Monday Motivation: Respect, bro
Today I want to pay my respects to those of us – those many millions of us, around the world – who in some way or another wield the written word in the course of our daily lives.
I’m not talking about the megastars – the Stephen Kings and the Ian McEwans of this world, who win the big prizes, and head the best-seller lists.
No, today I’m addressing those of us who write… anything. Technical manuals for mine processing equipment. Advertising copy. Corporate newsletters. Academic papers. Creative fiction that we know will never be published, but that we can’t stop ourselves writing because that’s what we are, we’re writers.
Writing might not be in our dna – but it’s about as close to dna as you can get. Our speech centre – the source of all the words we’ve ever uttered – is an evolutionary quirk of the last few hundred thousand years, visible as an impression in the fossilized skulls of our ancient ancestors.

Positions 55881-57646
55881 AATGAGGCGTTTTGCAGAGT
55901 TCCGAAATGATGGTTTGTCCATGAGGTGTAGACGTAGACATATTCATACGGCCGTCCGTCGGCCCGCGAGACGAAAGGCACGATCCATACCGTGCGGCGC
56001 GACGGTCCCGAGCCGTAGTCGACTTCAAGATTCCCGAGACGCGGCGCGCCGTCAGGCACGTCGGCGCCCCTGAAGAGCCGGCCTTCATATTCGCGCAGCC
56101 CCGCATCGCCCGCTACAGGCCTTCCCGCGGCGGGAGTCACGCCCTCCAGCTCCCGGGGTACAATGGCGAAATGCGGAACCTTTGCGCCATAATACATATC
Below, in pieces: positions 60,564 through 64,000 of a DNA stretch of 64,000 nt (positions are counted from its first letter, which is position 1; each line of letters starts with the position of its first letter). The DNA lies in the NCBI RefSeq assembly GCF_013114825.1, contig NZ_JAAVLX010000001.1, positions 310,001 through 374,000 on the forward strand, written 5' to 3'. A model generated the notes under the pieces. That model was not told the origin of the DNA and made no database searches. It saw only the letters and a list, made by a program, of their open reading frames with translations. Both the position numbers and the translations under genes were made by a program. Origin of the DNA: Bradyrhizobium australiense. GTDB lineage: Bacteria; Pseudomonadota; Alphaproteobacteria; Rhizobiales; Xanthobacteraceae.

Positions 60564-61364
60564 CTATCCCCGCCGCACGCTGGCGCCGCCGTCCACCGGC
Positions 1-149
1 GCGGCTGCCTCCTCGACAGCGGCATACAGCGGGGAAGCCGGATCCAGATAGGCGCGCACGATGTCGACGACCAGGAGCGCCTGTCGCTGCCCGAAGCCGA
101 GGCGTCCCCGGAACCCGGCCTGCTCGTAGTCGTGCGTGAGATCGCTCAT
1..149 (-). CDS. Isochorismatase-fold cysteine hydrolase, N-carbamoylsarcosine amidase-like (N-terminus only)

Writing exercises the same intellectual muscles that speaking does – and gives the writer who delights in choosing the right word for the right occasion the same joy that a speaker gets when he coins a freshly-minted bon mot.
And whatever it is you’re writing – the instructions to a microwave oven, an affidavit you plan to present to a magistrate, an email aimed at drawing your achievements to the attention of an indifferent executive – you’re using words to convey meaning.
You can do this badly, leaving the reader of that manual struggling to make sense of multiple ambiguities. Or you can do it with clarity and precision.
Good writing is not, after all, the preserve of the masters. We all swim in the same sea of language.
So let’s celebrate that simple fact and commit ourselves in a quite humble way to doing the best we can, whatever our calling.